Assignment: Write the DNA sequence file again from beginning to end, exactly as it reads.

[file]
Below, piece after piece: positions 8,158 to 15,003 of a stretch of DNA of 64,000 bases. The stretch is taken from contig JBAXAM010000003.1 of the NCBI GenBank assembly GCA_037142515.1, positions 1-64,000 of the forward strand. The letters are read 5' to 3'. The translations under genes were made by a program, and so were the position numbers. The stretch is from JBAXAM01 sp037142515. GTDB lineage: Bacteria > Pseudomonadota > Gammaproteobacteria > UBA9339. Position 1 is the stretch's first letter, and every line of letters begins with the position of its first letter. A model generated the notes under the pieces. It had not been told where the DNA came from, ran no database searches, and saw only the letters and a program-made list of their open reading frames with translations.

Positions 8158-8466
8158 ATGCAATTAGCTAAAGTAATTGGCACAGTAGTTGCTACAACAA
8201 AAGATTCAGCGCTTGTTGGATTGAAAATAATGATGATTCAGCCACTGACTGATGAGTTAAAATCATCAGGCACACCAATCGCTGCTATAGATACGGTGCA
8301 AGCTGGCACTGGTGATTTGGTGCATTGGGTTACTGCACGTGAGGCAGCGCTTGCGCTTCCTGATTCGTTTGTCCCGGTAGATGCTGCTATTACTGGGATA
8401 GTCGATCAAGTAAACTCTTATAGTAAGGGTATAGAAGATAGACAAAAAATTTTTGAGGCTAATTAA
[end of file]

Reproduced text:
Below, piece after piece: positions 8,158 to 15,003 of a stretch of DNA of 64,000 bases. The stretch is taken from contig JBAXAM010000003.1 of the NCBI GenBank assembly GCA_037142515.1, positions 1-64,000 of the forward strand. The letters are read 5' to 3'. The translations under genes were made by a program, and so were the position numbers. The stretch is from JBAXAM01 sp037142515. GTDB lineage: Bacteria > Pseudomonadota > Gammaproteobacteria > UBA9339. Position 1 is the stretch's first letter, and every line of letters begins with the position of its first letter. A model generated the notes under the pieces. It had not been told where the DNA came from, ran no database searches, and saw only the letters and a program-made list of their open reading frames with translations.

Positions 8158-8466
8158 ATGCAATTAGCTAAAGTAATTGGCACAGTAGTTGCTACAACAA
8201 AAGATTCAGCGCTTGTTGGATTGAAAATAATGATGATTCAGCCACTGACTGATGAGTTAAAATCATCAGGCACACCAATCGCTGCTATAGATACGGTGCA
8301 AGCTGGCACTGGTGATTTGGTGCATTGGGTTACTGCACGTGAGGCAGCGCTTGCGCTTCCTGATTCGTTTGTCCCGGTAGATGCTGCTATTACTGGGATA
8401 GTCGATCAAGTAAACTCTTATAGTAAGGGTATAGAAGATAGACAAAAAATTTTTGAGGCTAATTAA